On Finishing a Poem
“When do you know a poem is finished?”
This, a question I text my friend Melissa Reeser Poulin. I’m at the pool when I ask the question. I’ve come here to work, which seems ironic, but my house is filled with distractions, like piles of dishes, teenage girls on their phones, a dog that needs attention, and most difficult, stories stuck but pushing for space to get out.
This pool is where I wrote the first draft of my first book—a surprise. Writing and publishing a book will always be a surprise, but that I was able to write it on a lawn chair and not at a desk was what surprised me. I didn’t need the quiet I thought I needed. Something about children splashing and laughing, the chatter of adults nearby, the summer playlist overhead, the sunshine and sunscreen and chlorine told me something new about myself and allowed a new story to set sail.
Back then, I was engaged in a subtle but steady battle of change. Going to the pool settled me. It’s why I’m here again. Like a few years ago, there seems to be a shift happening. An opening to a mystery, I suppose. It’s jarring, and so I came to the pool to wait it out.
Waiting is not easy for me, and I want to be done with it, so I text Melissa about finishing poetry. A group of writers I’m working with asked the question and asking Melissa makes me feel like I’m doing something, moving towards something, being productive. Plus, I like the word, “finish.”
“Didn’t someone say something about a poem being finished when the top of a writer’s head feels like it’s coming off?” I add in my message, while cringing at the gruesome image. Surely that was Stephen King. Or Mary Shelley.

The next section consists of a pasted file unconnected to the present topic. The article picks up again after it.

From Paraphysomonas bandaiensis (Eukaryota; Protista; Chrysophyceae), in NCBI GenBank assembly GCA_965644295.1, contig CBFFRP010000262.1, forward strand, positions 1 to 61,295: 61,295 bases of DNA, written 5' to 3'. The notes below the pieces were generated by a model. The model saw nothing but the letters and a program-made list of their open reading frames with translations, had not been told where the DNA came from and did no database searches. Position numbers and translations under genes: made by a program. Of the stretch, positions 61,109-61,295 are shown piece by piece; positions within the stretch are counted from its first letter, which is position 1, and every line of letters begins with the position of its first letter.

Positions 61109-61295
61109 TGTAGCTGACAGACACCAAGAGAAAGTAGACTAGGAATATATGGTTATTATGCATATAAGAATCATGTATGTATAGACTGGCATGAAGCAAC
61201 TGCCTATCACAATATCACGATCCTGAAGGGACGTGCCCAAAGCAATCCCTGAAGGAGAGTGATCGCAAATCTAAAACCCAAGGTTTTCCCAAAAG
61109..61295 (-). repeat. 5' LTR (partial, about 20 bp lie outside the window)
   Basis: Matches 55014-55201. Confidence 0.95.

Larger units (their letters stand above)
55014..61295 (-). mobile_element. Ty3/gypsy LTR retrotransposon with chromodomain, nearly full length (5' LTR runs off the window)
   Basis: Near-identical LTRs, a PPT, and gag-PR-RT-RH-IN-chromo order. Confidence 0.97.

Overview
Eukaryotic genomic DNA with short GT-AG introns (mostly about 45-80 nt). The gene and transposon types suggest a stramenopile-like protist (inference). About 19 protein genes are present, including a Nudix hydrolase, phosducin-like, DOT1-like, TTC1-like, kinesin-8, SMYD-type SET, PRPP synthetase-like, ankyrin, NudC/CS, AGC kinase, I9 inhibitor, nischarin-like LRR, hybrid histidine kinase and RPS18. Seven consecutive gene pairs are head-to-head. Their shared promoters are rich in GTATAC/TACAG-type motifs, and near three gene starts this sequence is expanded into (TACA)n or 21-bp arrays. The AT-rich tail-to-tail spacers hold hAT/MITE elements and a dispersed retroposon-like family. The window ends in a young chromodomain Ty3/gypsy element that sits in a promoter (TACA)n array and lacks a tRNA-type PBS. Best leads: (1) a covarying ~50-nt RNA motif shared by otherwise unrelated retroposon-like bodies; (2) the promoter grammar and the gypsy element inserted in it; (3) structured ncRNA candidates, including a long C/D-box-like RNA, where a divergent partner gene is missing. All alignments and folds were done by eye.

“Emily Dickinson!” Melissa texts back.
Of course it was Emily Dickinson—the haunted of all the haunts. I Google what I think I remember of the quote and hope I don’t get any images I won’t be able to unsee in my search. Emily’s thoughts on what a poem is, are the first link that comes up:
If I read a book and it makes my whole body so cold no fire can ever warm me, I know that is poetry. If I feel physically as if the top of my head were taken off, I know that is poetry. These are the ways I know it. Is there any other way?”
I write her words down in my journal, and highlight, “so cold no fire can ever warm me,” and, “physically as if the top of my head were taken off.” I lean back in my chair and watch a group of girls—maybe they’re 4th graders—try out dives. One girl, the loudest and apparently the youngest, can’t do any of the dives the others can. She doesn’t even come close, but she also doesn’t have the layer of self-consciousness the others wear. “Watch me! Watch me!” she tells them now, and she spins, her hands above her in blades, but her feet plunge into the water first. “Did I do it? Did I do it?” she asks when she pops back up.
The girls eye the one who must be the leader of their group, the one who sports a perfect bun and who wears sunglasses on top of her head. “That’s good,” she says and the rest chime in like a Greek chorus, “Good job. Good job.”
I think about Emily’s rubric for poetry. If I am to feel so cold nothing can warm me, if I should feel like the top of my head is missing, this suggests, rather physically, that reading and writing poetry is uncomfortable. Poetry assumes grappling. There should be some sort of pinch.
In Nikki Giovanni’s Legacies, I feel this discomfort in the communications between the little girl and her grandmother, who wants to teach her how to make rolls, but the little girl says she isn’t interested.
What the little girl doesn’t tell her is that she doesn’t want to learn because if she does, this will mean she’ll be, “less/dependent on the [grandmother’s] spirit.” I picture a grown woman—myself—standing in her kitchen, flour, yeast, and water lined up and remembering that moment years ago when she was called from the playground, and was told to come inside, when she realized that learning to make rolls would not bring her grandmother back either way, and so reliving a memory, lingering in it again and again, may be the only way to know something fully.